To run a successful fashion photography studio, you need access to quite the arsenal of equipment.
- Light modifiers
- And more
Does your wallet hurt reading that list? If so, you might be relieved to know you don’t really need to buy everything. Some, yes, are a must own but not all.
Having the biggest and best camera, with all the bells and whistles won’t hurt you. Well it may do some damage to your bank account, but it’s not necessary. An expensive camera won’t get you new clients. It is your skill. If you can’t get a decent photo with a point and shoot or cellphone there is no point trying to spend your way to better photos. You need practice. If you need to produce something for very large printing it may be best to rent and use a more modest camera for every day.
Same applies here, some lenses can give you a nice effect, but if they are not your daily tool, you do not need them. Wide angle lens can give a really cool effect, but unless it’s the style your book will be in. Then, renting it for specific shoots is all you’ll need, same goes for macro lenses.
In my last lighting post I spoke about using the Sun as your main light for your photography, “it’s cheap for the most part readily available”. The best advice I received from my photography lighting teacher when I graduated Humber College was learn how to use the sun for your main light. Once you figure out its complexities the studio will be the easiest environment in the world. If jobs come in that require that equipment you can always rent, but you don’t necessarily need to own any of this type of gear. Having some lighting is convenient, but if you don’t get an opportunity to use it a few times a month. By the time the value of the gear pays for itself, it will be out of date and will require an update.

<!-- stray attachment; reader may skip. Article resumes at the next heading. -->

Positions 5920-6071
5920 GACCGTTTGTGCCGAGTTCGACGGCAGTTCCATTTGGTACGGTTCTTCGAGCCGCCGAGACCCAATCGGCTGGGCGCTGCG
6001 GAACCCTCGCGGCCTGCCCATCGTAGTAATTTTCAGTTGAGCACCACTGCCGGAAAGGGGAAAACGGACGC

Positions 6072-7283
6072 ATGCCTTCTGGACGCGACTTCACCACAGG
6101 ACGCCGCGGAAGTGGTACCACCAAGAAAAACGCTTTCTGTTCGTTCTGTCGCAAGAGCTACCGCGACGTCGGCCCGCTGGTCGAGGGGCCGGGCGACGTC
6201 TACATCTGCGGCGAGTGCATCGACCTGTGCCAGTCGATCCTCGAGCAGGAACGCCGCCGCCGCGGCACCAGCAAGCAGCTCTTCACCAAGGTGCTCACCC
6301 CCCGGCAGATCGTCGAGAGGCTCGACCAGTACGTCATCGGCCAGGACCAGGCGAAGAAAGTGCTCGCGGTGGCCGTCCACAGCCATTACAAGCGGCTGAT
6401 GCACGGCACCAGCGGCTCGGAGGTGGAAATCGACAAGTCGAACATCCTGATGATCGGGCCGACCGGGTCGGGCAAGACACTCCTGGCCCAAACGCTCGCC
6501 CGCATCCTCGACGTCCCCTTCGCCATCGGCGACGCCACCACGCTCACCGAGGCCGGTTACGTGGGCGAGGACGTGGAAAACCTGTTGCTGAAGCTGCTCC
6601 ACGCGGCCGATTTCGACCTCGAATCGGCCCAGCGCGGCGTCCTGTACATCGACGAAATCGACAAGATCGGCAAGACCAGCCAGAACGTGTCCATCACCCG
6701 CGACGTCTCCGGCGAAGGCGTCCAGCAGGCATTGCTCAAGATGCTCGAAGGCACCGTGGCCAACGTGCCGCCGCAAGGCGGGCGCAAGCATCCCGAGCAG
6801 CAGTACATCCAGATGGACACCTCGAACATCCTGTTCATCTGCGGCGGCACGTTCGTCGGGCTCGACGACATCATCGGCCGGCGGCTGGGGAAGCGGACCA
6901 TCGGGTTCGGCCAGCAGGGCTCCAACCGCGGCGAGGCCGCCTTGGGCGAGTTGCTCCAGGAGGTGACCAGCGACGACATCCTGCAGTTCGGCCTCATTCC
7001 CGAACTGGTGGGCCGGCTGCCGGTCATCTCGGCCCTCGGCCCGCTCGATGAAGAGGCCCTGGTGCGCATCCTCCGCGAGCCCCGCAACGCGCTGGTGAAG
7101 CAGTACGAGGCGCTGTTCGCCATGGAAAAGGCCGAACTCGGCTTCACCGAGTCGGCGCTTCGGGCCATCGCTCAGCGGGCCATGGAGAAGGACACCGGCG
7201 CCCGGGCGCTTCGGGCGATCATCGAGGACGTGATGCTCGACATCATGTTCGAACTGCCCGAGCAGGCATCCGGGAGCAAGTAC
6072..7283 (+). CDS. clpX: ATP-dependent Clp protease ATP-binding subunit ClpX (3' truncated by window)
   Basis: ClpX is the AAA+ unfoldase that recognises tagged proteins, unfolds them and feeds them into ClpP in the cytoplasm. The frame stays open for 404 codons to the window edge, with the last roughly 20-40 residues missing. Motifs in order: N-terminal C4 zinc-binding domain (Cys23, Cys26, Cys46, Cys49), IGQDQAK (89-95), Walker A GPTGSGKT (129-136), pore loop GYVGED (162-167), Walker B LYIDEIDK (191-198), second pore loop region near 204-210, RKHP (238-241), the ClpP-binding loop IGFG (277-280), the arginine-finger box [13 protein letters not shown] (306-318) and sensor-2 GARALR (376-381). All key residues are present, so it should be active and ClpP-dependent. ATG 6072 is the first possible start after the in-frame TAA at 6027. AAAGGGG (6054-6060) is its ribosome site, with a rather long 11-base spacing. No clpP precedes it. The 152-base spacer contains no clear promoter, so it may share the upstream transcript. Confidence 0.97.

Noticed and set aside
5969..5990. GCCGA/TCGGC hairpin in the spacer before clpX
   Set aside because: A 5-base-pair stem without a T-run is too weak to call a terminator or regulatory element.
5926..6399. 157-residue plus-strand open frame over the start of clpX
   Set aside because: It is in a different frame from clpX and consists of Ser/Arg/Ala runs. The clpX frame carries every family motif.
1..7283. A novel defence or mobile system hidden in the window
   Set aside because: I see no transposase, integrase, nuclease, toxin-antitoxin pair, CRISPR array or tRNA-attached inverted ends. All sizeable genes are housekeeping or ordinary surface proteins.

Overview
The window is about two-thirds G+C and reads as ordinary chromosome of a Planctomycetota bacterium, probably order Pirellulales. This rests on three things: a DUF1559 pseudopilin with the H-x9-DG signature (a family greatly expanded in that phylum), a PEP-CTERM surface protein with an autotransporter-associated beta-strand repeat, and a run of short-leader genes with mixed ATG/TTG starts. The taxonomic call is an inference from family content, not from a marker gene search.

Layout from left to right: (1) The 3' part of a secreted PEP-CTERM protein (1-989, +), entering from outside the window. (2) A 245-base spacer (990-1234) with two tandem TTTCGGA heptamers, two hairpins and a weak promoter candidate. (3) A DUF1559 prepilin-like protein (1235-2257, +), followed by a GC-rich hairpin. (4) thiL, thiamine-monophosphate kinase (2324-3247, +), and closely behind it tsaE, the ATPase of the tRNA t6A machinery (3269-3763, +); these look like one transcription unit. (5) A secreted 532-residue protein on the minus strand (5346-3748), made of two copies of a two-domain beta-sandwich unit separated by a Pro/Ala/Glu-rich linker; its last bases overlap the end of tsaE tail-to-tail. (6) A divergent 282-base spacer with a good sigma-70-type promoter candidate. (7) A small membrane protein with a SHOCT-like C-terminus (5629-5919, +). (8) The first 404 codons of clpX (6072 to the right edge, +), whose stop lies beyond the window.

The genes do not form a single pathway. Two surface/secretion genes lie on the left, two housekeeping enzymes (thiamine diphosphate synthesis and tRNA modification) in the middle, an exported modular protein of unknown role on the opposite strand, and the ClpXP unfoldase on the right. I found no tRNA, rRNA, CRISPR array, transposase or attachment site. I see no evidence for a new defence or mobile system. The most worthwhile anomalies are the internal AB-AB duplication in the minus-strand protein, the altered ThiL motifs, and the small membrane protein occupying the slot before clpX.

Some places let you rent/lease a computer but, you need to invest in this tool. You will use it more than any camera, because it will be your main tool for research/editing/marketing etc. For the amount you spend renting it is worth it to buy. Also, don’t try and justify using an old poor functioning computer. Have you ever had a computer crash 2 hours into editing only to realize you hadn’t saved your work? Don’t be that person, your time has value. The more you are able to invest early on, the longer the tool will last.
If your camera is top of the line, it’s useless unless you have proper monitor and color calibration tools to ensure the quality of your work is consistent. If you can’t afford a monitor made for photo retouching at least purchase a color calibrator, it will ensure the color of your images is consistent.
Not all photography businesses need these tool, these will not improve your photography if you own or rent them. With things like printers you can always have a professional photo lab print your work, it’s easy and it can save a lot of time. Having access to a few basic backdrop colours can be handy and the price tag is usually low enough that they are easy buys.